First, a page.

Thursday Rulings: Supreme Court Issues Decisions on OxyContin Settlement, Abortion, SEC Fraud and Environmental Protection 

The Supreme Court (SCOTUS) issued four more opinions Thursday. Still, it didn’t include the highly anticipated decision regarding former President Donald Trump’s immunity claims from criminal prosecution ahead of the evening’s presidential debate between President Joe Biden and Trump.

Here’s the roundup of all decisions released June 27, including a significant ruling on abortion.

Abortion in instances of health emergencies

The Supreme Court sided with the Biden administration in the Moyle v. United States case in a 6-3 decision when it dismissed an Idaho appeal, which sidestepped the question of whether the Biden administration’s interpretation of federal law conflicts with Idaho’s ban on abortion.

The ruling means emergency room physicians can now perform emergency abortions in Idaho despite the almost-total ban on abortion. The case will now continue playing out in the lower courts. With crucial questions remaining unanswered, the issue might end up back in front of the Supreme Court.

Following the Supreme Court’s Dobbs v. Jackson Women’s Health Organization decision in 2022, the Biden administration argued that doctors, under federal law, must be allowed to provide emergency abortions for cases in which a woman is facing significant health risks.

Officials in Idaho challenged the Biden administration’s decision, saying the federal law conflicts with its state law that bans abortions. Idaho is one of 14 states that have complete bans on abortion in place, with limited exceptions, which include “necessary to prevent the death of a pregnant woman.” Otherwise, individuals who perform the procedure could face criminal penalties, including five years in prison, with healthcare professionals at risk of losing their medical licenses.

Justice Ketanji Brown Jackson dissented in part and concurred in part with the decision. “Today’s decision is not a victory for pregnant patients in Idaho. It is a delay. While this court dawdles and the country waits, pregnant people experiencing emergency medical conditions remain in a precarious position, as their doctors are kept in the dark about what the law requires.”

Rejection of the OxyContin opioid settlement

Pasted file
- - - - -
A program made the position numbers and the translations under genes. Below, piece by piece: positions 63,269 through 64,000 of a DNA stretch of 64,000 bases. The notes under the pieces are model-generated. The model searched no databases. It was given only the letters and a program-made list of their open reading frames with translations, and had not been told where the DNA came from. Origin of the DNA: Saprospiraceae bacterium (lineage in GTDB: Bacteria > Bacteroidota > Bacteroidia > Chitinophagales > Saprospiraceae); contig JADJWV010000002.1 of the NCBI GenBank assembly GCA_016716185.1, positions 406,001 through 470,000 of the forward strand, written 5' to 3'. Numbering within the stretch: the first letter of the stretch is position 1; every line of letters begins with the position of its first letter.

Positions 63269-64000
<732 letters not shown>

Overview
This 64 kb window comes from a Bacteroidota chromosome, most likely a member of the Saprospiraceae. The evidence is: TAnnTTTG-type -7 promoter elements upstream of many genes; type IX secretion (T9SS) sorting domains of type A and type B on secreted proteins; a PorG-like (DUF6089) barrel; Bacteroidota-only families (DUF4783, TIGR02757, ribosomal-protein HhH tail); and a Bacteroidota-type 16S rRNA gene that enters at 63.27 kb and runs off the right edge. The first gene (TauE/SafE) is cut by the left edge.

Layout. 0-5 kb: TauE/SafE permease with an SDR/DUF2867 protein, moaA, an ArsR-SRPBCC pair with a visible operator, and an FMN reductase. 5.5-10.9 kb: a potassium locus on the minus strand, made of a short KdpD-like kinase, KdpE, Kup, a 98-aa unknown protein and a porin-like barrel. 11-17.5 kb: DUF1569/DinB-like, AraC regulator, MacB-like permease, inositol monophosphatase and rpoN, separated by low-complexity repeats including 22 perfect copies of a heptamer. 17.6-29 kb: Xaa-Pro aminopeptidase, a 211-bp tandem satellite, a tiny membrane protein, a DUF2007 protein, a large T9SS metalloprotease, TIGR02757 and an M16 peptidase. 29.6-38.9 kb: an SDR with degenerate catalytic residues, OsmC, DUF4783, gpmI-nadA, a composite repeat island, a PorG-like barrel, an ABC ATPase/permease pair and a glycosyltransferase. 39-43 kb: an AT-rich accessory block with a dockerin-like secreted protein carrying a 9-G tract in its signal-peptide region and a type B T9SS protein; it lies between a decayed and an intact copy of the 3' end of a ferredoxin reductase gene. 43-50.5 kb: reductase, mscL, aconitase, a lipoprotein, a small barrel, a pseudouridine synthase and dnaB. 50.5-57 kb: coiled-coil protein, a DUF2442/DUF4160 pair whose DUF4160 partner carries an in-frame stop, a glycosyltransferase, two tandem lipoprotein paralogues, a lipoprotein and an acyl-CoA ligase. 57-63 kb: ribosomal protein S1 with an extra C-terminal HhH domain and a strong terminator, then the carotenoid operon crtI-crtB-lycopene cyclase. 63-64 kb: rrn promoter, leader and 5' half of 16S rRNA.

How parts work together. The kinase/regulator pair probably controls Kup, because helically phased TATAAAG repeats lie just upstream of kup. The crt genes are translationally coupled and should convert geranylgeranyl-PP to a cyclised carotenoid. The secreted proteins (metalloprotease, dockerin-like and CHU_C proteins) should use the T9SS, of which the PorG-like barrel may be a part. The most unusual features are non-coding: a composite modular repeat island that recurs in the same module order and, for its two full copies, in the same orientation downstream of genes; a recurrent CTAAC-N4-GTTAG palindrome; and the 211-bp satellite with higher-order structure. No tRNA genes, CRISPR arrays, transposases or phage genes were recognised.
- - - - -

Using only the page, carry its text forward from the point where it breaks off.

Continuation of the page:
SCOTUS blocked a $6 billion nationwide settlement with Purdue Pharma, maker of OxyContin, that would have shielded wealthy company owners from civil lawsuits regarding the opioid epidemic in exchange for billions in funding to help address the crisis. In Harrington v. Purdue Pharma, a narrow 5-4 vote, the justices blocked the agreement arranged between local and state governments and opioid-addicted victims. 

What does this mean? In 2019, Purdue Pharma declared bankruptcy. However, the Sackler family owns Purdue Pharma and hasn’t declared bankruptcy. 

The ruling means the Sackers cannot receive immunity from being held liable in lawsuits tied to opioids. The case also sets a framework for similar agreements that protect a third party from being legally held responsible.

In the majority opinion, Justice Neil Gorsuch wrote, “Nothing in present law authorizes the Sackler discharge. 

As one of four justices who dissented, Justice Brett Kavanaugh wrote, “Opioid victims and other future victims of mass torts will suffer greatly in the wake of today’s unfortunate and destabilizing decision.”

Environmental protections on hold

Joe Biden’s administration suffered yet another blow to its ambitious environmental plan from the high court. In the Ohio v. EPA case, the justices’ 5-4 ruling temporarily halts the Biden administration’s Clean Air Act’s “good neighbor” provision, which aims to reduce air pollution from power plants and factories in Midwestern and Western states that drifts downwind across state lines. The rule is temporarily on hold while legal challenges continue to play out.

West Virginia, Ohio, and Indiana, energy companies and other industry groups challenged the EPA’s rule, saying it wasn’t effective and was too expensive. In the meantime, the EPA contends the pollutants are linked to lung disease, premature death, and asthma. In a 2022 landmark decision, SCOTUS additionally limited the EPA’s authority to combat water pollution and climate change.

Limiting the power of federal agency

In a 6-3 decision in the Securities and Exchange Commission v. Jarkesy case, the justices put new limits on the power of the U.S. Securities and Exchange Commission to combat securities fraud by ruling that the federal agency’s use of in-house courts violates the Constitution. The Supreme Court said people accused of fraud by the Sec have the right to a trial by jury in federal court.

The SEC was established during the Great Depression to ensure the financial markets stayed fair and investors were protected. George Jarkesy, a hedge fund manager, brought the challenge after the SEC claimed he violated securities laws and wasn’t truthful about two hedge funds he was managing. After an in-house SEC proceeding, Jarkesy had to pay a heavy penalty and was barred from particular industry roles. He argued that the case should not have been heard in federal court but in an SEC court.

In the majority opinion, Chief Justice John Roberts wrote that a defendant facing an SEC fraud suit has “the right to be tried by a jury of his peers before a neutral adjudicator. Rather than recognize that right, the dissent would permit Congress to concentrate the roles of prosecutor, judge, and jury in the hands of the Executive Branch.”

In the meantime, Justice Sonia Sotomayor, who dissented with the other two liberal justices, expressed concern about repealing the power of federal agencies and wrote, “The constitutionality of hundreds of statutes may now be in peril, and dozens of agencies could be stripped of their power to enforce laws enacted by Congress.”